In the case of Ama Serwaa v. Gariba Hashimu and Issaka Hashimu[8] the court speaking through Prof Mensa-Bonsu(Mrs) JSC, stated that “It is not the law that for an action for breach of promise to marry to succeed, there must be a subsisting customary marriage, whose failure to be converted to an ordinance marriage, grounds the action. Although that was the fact-situation in Afrifa v Class-Peter [1975] 1 GLR 359, that the defendant cited.” Thus, in the absence of customary marriage, a suit in breach of the promise of marriage can be maintained.

What happens when the partners acquired a property together in one of the partners' names while in the relationship?


According to Halsbury's Laws of England,[9] “A constructive trust arises when, although there is no express trust affecting a specific property, equity considers that the legal owner should be treated as a trustee for another. This happens, for instance, when one who is already a trustee takes advantage of his position to obtain a new legal interest in the property as when a trustee of leaseholds takes a new lease in his name. The rule applies where a person although not an express trustee, is in a fiduciary position …" In simpler terms, where partners who are not married acquire a property together in any of the partner's name, the other partner would be treated as a co-owner of that property. Thus, where the parties did not expressly declare their intention, but their conduct and words depict that, they intended to own the property together. With this, the other partner would have a beneficial interest in the property.

According to Michael Haley and Lara Mc Murtry,[10] Constructive Trust, “arises in order to prevent one party from resiling from an understanding as to the beneficial entitlements in circumstances where it would be unconscionable to do so. This will occur primarily where the estate owner has by words or conduct induced the claimant to act to his detriment in the reasonable belief that, in so acting, he will obtain a beneficial interest in the properties.”

In the case of Ama Serwa v. Hashimu and Another (supra), it was held that there must be two key ingredients to establish that there was a common intention as to what to do with the property. Prof Mensa-Bonsu(Mrs) JSC further stated that "where there is no evidence of an express discussion having occurred between the parties, the court must examine the conduct of the parties into some detail with the prospect of presuming a common intention to share beneficial ownership." The court would find for the plaintiff if the plaintiff can convince the court that there was a common intention to share the property beneficially; the plaintiff must also demonstrate that he changed his position because of the unexpressed common intention. The court may look at the conduct both prior to and subsequent to the acquisition of the property. The purpose of Constructive Trust in the case of a "Breach of Promise of Marriage" is to prevent unjust enrichment by one partner at the expense of the other partner. Thus, property acquired together in a relationship can be shared.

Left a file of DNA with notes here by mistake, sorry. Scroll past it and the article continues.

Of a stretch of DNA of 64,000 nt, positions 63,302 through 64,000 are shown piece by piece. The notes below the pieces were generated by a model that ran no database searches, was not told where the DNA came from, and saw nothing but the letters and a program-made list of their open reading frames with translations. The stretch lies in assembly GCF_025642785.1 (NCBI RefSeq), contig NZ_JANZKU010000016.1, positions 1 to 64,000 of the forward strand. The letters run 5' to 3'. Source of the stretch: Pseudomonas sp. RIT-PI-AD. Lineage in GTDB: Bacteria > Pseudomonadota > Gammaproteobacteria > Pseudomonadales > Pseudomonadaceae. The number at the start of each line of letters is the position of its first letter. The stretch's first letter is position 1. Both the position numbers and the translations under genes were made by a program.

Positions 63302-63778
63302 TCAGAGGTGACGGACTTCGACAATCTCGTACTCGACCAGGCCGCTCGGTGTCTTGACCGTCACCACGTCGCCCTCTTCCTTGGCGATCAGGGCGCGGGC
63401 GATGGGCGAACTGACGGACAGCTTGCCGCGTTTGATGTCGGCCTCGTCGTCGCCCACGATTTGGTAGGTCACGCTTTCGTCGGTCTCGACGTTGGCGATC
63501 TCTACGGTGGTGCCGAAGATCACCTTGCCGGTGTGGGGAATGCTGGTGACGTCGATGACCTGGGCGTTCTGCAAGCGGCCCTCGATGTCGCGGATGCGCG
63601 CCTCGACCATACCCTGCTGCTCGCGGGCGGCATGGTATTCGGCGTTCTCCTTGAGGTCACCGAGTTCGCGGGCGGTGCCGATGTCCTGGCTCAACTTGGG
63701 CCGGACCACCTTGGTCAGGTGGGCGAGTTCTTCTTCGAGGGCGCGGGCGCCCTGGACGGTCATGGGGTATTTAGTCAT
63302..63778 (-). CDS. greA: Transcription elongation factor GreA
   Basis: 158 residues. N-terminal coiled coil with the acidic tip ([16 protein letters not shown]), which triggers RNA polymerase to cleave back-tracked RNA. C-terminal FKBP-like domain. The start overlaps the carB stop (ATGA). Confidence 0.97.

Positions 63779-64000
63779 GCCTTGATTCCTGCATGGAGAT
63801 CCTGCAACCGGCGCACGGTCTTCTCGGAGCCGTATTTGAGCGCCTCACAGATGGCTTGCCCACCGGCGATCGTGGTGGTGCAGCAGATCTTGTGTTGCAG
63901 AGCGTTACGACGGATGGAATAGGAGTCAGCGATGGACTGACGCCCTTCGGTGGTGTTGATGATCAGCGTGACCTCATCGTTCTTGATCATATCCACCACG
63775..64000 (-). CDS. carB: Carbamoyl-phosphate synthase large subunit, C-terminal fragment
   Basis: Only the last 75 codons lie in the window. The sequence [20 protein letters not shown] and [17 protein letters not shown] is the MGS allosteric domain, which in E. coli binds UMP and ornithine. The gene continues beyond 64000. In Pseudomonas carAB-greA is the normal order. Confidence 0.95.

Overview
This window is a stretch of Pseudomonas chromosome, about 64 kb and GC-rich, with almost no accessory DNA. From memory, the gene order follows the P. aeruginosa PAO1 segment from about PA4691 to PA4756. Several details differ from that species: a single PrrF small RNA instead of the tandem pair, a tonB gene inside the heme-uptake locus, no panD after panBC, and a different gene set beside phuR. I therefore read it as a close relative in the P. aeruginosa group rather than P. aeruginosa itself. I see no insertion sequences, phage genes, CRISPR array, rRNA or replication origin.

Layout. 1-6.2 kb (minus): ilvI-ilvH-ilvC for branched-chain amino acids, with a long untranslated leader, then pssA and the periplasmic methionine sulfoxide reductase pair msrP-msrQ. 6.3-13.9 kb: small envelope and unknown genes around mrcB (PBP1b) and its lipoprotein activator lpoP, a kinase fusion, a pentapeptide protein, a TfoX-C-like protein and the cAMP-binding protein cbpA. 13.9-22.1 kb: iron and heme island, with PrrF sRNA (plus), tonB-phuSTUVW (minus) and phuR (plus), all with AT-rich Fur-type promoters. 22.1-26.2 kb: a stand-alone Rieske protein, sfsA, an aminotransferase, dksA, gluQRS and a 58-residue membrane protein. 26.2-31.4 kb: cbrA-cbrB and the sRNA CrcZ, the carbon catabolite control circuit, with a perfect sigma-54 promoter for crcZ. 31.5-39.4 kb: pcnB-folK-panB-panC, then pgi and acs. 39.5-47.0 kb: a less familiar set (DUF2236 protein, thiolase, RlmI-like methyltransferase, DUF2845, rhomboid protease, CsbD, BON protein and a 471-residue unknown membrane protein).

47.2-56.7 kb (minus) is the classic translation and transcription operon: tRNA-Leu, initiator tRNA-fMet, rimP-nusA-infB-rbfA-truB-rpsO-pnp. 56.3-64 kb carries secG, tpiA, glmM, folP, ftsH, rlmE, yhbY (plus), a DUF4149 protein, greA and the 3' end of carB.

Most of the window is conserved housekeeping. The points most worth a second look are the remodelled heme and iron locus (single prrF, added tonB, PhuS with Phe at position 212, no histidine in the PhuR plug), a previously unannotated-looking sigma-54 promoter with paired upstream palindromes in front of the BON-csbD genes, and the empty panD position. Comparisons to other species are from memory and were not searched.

The courts do not award damages haphazardly. They award damages based on the merit of the plaintiff. The courts take into account: the financial position of each individual prior to the promise to marry; an estimated projection of how the marriage would have financially affected each party; the financial and social standing of the defendant, which would provide an estimate of the lifestyle which the plaintiff would have enjoyed. The court would also consider Physical intimacy; pregnancies, or children between the parties; emotional distress; loss of social standing; loss of future income; loss of virginity. In the case of Donkor v. Ankrah[11] the court held that, where a man withdraws from an agreement to marry a woman who has had a child for him, he will be ordered to pay damages to her on the grounds that she may be less attractive to other men, having already had a child.

The courts in Ghana in will be shirking their responsibility if they should deny injured persons from sour relationships a remedy. The court should therefore give adequate protection to victims of modern day “Don Juans” who misuse and take for granted the largesse and courtesies extended to them by their concubines and their families. The court would award damages to the affected party but cannot compel the party at fault to undertake a specific performance such as marrying the other partner. The constructive Trust principle would enable the other partner to have a beneficial interest in the property acquired during the relationship. But there is always a burden on the plaintiff to lead evidence that she contributed to the acquisition of the property. Relationship these days has become a cauldron of disappointment and failure. Therefore, both parties must make their intentions clear and define the relationship ipso facto.

[1] Donkor v. Ankrah [2003-2004] 2 GLR 125

[2] Ama Serwaa v. Gariba Hashimu and Issaka Hashimu CIVIL APPEAL NO. J4/31/2020

[3] (1872) L.R 5 Ex. 322; 26 L.T. 77

[4] (1993-95) Review of Ghana Law 41 at p.67, stated at p.138-139

[5] The Law of Family Relations in Ghana, Black Mask Ltd Accra, 2019 at p. 102.

[6] [1989-90] 1 GLR 155

[7] [1975] 1 GLR 359

[8] CIVIL APPEAL NO. J4/31/2020

[9] (3rd ed) vol 14 para 1155

[10] Equity and Trusts, Sweet and Maxwell, London 2017, at p.445

[11] [2003-2004] 2 GLR 125